You can email me at gundlach at gmail for hints.

Jump to:

Picture a two-dimensional mountainscape, like a bar graph of a stock's price over the course of a month. A giant rainstorm comes and rains over the mountainscape. When the storm is over, water has filled every valley to the brim across the mountainscape.

**Write a function** that takes in an array of heights of the
mountainscape and returns the number of units of water retained after the
storm.

Example: [50, 40, 30, 20, 30, 20, 30, 40, 50] represents a single valley, and it would hold 140 units of water.

Example: [20, 30, 40, 50, 40, 30, 20] represents a single mountain, and so all the water would run off the edge and nothing would be retained.

Example: [20, 30, 40, 50, 40, 50, 40, 30, 20] represents a mountain with a little valley at its peak, and it would store 10 units of water in the valley.

It can be done in linear time, constant space.

The catch: you can't use the divide operator, or re-implement it using other operators like subtraction or log.

Example: if A=[3, 3, 4, 5, 1], B=[180/3, 180/3, 180/4, 180/5, 180/1], which is [60, 60, 45, 36, 180].

It can be done in linear time, constant space.

Example: [A, C, B, C, A, C, A, A] returns [A, C, B].

Example: [A, B, C, D] returns [A, B, C, D].

To make it harder:

- Don't modify the input array -- return a new array.
- Preserve the order of the inputs ([A1, B1, A2, B2] shouldn't return [A2, B1], it should return [A1, B1].)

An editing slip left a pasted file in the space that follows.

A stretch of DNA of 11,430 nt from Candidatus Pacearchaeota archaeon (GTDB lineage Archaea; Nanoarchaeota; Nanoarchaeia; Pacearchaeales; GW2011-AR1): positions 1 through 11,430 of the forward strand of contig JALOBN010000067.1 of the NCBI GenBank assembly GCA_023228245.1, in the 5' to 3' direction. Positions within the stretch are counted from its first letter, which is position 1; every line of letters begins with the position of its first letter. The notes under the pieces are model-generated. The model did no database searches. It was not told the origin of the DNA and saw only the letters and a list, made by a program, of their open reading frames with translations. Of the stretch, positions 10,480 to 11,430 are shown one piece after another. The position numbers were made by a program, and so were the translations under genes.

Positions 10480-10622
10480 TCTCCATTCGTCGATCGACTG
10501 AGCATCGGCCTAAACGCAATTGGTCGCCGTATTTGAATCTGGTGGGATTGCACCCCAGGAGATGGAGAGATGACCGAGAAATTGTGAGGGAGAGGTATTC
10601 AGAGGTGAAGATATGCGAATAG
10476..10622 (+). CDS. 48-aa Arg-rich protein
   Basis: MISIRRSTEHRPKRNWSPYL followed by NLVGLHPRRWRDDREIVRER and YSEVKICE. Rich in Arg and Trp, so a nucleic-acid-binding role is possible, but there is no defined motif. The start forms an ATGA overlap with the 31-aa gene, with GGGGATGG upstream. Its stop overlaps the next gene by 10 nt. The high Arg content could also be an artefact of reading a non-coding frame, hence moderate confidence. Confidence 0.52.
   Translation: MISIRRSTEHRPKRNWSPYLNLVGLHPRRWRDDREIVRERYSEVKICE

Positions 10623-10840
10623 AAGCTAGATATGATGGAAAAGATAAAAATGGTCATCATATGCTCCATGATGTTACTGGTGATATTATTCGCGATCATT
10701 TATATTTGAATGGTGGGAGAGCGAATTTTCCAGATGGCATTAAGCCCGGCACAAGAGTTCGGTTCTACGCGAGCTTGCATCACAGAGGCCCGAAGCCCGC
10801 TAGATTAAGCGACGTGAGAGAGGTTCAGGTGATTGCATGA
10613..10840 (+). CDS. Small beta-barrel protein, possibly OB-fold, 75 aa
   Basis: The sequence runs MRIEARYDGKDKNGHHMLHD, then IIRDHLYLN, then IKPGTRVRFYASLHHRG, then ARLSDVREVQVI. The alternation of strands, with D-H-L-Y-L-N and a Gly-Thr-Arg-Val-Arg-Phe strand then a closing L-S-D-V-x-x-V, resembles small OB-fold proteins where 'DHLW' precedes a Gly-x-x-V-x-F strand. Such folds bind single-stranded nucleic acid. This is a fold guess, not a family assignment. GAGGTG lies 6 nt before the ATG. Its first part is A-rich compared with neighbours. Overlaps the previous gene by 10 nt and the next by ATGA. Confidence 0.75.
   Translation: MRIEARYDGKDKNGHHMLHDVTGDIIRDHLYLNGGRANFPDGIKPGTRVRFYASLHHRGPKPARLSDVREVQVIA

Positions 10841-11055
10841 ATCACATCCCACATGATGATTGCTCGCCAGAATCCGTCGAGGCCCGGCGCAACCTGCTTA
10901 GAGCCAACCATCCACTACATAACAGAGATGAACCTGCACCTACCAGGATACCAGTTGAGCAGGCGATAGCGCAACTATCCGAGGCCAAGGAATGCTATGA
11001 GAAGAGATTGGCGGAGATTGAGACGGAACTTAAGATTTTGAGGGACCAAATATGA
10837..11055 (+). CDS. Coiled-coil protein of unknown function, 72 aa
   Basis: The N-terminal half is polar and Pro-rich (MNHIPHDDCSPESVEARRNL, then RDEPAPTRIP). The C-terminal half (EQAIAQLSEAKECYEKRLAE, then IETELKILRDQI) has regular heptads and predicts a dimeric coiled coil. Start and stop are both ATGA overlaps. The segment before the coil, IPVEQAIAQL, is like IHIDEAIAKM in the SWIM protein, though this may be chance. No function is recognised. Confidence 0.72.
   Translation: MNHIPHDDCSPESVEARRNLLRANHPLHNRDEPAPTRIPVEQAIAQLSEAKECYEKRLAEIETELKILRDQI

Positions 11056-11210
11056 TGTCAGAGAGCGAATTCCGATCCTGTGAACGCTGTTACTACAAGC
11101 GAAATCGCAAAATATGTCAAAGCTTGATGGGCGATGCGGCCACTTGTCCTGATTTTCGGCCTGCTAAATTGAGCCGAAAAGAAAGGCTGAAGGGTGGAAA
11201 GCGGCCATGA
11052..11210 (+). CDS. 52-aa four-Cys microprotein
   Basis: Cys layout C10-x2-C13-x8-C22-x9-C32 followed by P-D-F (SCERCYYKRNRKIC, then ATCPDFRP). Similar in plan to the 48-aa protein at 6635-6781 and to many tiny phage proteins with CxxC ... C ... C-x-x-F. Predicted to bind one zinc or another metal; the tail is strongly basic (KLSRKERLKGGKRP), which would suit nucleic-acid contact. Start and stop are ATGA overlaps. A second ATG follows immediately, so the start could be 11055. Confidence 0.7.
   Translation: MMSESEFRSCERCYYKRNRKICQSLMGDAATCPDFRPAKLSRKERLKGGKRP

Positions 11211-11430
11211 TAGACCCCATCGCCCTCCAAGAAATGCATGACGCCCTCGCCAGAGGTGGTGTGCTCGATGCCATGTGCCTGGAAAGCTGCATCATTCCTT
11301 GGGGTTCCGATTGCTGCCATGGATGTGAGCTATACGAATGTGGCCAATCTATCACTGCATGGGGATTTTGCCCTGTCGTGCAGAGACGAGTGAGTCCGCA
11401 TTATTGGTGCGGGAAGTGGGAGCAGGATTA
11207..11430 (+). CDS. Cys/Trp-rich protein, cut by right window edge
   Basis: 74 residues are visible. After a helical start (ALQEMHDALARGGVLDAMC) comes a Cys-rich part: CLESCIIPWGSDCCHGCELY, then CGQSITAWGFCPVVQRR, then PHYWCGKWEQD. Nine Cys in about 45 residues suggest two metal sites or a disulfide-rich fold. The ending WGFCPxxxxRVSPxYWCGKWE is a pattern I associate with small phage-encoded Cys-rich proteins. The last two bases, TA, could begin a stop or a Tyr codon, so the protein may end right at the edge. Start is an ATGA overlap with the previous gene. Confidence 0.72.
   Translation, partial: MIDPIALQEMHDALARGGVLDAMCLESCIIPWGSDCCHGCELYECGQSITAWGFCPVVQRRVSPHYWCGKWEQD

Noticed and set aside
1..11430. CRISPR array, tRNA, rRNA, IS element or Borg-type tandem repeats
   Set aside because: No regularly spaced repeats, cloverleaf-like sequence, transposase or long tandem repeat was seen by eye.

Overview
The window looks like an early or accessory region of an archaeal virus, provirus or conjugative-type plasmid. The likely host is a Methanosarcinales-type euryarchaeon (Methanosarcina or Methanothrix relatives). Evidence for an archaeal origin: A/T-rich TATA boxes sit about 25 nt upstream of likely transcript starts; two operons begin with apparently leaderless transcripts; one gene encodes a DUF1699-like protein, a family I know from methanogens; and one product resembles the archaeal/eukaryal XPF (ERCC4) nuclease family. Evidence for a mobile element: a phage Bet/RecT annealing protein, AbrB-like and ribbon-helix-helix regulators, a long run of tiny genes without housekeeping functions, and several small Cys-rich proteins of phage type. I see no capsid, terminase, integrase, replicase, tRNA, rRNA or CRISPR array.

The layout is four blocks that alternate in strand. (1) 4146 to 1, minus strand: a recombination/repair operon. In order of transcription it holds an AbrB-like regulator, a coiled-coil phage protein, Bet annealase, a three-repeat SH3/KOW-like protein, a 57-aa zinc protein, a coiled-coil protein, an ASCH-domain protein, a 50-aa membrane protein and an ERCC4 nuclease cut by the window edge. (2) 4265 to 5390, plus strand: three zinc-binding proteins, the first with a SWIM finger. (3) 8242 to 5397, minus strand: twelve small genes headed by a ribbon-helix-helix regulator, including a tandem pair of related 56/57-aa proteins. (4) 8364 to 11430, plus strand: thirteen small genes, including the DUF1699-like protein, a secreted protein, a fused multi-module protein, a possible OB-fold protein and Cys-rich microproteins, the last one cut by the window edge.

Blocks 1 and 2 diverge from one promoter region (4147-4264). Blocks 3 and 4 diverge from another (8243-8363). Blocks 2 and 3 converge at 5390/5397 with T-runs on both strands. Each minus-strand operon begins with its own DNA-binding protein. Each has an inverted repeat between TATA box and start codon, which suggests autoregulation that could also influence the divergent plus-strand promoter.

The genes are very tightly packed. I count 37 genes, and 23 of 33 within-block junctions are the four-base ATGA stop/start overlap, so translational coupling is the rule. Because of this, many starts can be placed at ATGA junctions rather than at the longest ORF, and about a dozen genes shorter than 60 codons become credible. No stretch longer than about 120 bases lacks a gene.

- Write a version that preserves the
*last*instance of each duplicate (e.g. [A1, B1, A2, C1, B2] returns [A2, C1, B2].) - Write a version that preserves the
*kth*instance of each duplicate (e.g. if k=3, [A1, B1, C1, A2, B2, A3, B3, C2] returns [A3, B3].)

All the above can be done in linear time and space.

- 20% of the shipment are in perfect condition
- 50% of the shipment have broken screens
- 40% of the shipment have broken wifi

Unfortunately, you don't know what position the sub started at, nor do you know the sub's velocity.

Your only way to find the sub is to drop a depth charge. You may drop one per second, anywhere on the number line that you like. It will either hit the sub and you win, or miss the sub and you can try again the following second.

You have infinite time to hunt the sub, and infinite depth charges. You are a very patient hunter.

**Is it possible to know for certain that you will eventually hit the
sub?**

Example:

- At second 0 you drop a charge at position 100. Miss.
- At second 1 you drop a charge at position -1,000,000. Miss.
- At second 2 you drop a charge at position 4 billion. Miss.
- At second 3 you drop a charge at position 4 billion. Miss.
- At second 4 you drop a charge at position 0. Hit!

*Warning: I ain't never met nobody who can solve this, including
myself, without help. Don't feel bad.*